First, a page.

Toronto reports 190 deaths related to COVID-19 as medical officer warns of second wave

A total of 190 people have died of COVID-19 in Toronto and residents were warned on Tuesday that there will be a second wave of novel coronavirus infections in the city.

281 people are in hospital with 109 in intensive care units, Dr. Eileen de Villa says

Dr. Eileen de Villa, the city's medical officer of health, says the city will see a second wave of COVID-19. (Turgut Yeter/CBC)

A total of 190 people have died of COVID-19 in Toronto, and residents were warned on Tuesday that there will be a second wave of novel coronavirus infections in the city.

The city now has a total of 3,820 cases, which includes 3,462 confirmed and 358 classified as probable. A total of 223 people have recovered. 

Of the total number of cases, 281 people are in hospital with 109 in intensive care units. The new total represents an increase of 138 cases since Monday.

Dr. Eileen de Villa, the city's medical officer of health, told reporters at a daily news briefing that the city needs to ensure its health care system remains strong because the system will have to manage the second wave.

"We know that we will experience another COVID-19 wave because we have yet to reach a high level of immunity in our community," she said.

"We will continue to see COVID-19 spreading in our community until we start to experience herd immunity. This will not happen until many people are infected with COVID-19 and recover and they build immunity that lasts, or we develop a vaccine."

De Villa, who presented a series of slides to show data about the disease in a larger context, noted that the trajectory of COVID-19 cases is lower in Toronto, Ontario and Canada than it is for such countries as Spain and the U.S., which have seen a large number of cases since outbreaks began.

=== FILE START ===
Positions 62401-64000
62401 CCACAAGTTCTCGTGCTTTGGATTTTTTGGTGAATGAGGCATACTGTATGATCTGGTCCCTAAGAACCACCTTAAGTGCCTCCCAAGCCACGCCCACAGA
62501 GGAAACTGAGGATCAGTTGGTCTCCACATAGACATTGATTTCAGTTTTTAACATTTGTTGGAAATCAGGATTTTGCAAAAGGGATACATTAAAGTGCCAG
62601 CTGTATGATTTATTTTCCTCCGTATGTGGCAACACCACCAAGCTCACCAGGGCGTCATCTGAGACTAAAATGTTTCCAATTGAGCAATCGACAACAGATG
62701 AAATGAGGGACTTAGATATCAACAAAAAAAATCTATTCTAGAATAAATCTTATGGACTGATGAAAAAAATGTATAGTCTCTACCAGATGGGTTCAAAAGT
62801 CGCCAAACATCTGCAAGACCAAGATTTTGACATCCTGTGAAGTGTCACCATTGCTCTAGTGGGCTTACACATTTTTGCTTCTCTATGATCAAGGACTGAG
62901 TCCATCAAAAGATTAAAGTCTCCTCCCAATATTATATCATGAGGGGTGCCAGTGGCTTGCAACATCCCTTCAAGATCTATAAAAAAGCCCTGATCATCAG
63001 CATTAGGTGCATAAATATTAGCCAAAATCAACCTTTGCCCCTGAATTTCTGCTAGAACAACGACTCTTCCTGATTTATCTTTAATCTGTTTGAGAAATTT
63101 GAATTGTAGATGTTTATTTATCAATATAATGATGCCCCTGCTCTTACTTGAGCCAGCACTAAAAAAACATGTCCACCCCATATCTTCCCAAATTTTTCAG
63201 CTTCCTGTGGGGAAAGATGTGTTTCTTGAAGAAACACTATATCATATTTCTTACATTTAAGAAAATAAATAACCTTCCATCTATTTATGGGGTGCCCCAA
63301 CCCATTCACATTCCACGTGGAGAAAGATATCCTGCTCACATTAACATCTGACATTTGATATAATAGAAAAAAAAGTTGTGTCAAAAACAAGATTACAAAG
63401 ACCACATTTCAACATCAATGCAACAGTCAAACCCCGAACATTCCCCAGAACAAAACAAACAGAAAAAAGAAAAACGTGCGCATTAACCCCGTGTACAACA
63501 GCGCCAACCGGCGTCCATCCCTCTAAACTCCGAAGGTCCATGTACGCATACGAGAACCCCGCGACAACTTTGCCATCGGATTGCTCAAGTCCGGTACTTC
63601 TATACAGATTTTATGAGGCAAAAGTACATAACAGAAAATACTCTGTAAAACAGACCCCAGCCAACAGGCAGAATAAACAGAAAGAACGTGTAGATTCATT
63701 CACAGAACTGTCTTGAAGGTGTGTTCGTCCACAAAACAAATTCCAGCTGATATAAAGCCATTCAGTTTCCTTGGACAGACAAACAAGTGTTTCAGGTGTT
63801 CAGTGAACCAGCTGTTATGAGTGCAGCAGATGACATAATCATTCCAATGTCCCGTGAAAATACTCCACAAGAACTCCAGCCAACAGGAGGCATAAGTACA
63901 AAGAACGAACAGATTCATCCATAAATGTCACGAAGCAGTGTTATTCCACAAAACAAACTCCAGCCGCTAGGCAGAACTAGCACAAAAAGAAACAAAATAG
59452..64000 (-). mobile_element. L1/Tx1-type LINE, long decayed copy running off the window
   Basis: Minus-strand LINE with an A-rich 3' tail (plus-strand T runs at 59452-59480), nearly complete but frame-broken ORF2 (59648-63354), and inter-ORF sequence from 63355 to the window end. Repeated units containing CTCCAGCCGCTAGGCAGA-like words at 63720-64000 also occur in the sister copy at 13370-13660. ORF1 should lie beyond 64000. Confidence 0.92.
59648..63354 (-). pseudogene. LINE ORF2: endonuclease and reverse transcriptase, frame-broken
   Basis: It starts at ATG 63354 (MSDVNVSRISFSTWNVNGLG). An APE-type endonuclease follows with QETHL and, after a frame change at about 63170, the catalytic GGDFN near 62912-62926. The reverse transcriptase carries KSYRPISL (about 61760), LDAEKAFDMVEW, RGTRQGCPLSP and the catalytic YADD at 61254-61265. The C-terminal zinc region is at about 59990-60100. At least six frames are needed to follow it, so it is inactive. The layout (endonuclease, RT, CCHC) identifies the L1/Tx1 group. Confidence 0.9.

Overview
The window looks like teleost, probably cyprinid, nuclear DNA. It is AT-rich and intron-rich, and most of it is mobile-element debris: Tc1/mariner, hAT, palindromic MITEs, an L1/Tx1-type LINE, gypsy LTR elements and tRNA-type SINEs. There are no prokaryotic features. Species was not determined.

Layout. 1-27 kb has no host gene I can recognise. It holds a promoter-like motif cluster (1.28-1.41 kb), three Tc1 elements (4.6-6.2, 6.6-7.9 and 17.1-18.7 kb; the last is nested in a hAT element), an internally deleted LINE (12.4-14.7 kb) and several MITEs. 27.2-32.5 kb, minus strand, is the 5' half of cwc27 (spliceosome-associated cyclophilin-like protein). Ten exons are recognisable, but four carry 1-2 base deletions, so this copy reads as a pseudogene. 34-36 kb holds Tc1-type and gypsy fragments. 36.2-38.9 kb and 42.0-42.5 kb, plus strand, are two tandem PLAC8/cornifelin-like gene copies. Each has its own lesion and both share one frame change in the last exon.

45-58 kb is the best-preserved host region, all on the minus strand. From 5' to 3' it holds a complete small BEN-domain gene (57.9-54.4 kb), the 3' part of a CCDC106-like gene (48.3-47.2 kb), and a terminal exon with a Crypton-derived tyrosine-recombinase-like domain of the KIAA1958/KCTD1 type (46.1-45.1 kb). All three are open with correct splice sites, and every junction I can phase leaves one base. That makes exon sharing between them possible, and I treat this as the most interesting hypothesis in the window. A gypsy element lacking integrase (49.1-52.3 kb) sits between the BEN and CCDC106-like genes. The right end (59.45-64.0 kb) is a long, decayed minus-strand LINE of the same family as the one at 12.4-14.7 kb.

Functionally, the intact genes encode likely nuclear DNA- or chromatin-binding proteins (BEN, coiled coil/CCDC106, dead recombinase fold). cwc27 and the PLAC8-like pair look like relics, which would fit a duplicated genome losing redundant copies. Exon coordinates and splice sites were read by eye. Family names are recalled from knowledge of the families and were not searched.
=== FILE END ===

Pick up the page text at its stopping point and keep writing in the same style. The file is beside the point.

The slide shows that the trajectory for cases of COVID-19 is lower for Toronto, Ontario and Canada than other countries such as Spain and the United States (City of Toronto)

"We believe, at this point, that the number of cases to date in Canada, Ontario and locally in Toronto is lower than originally forecasted. This is due in part to the strong public health measures that were put in place early in our outbreak and the fact that our residents took these measures seriously," she said.

"Thank you everyone for following the advice to stay home and practise physical distancing. I know it has been difficult but I hope you are now seeing the benefits of these actions."

De Villa added the city is currently in the "peak period" of its community outbreak, but how long that period will last remains a question.

"I use the term 'peak period' because a peak is really not just one day, nor is it one number, as the number of cases on any day during the peak will vary. The reality is that we will only know when we have hit our peak for COVID-19 cases after it has passed," she said.

The data shows the actual number of cases experienced in Toronto over time.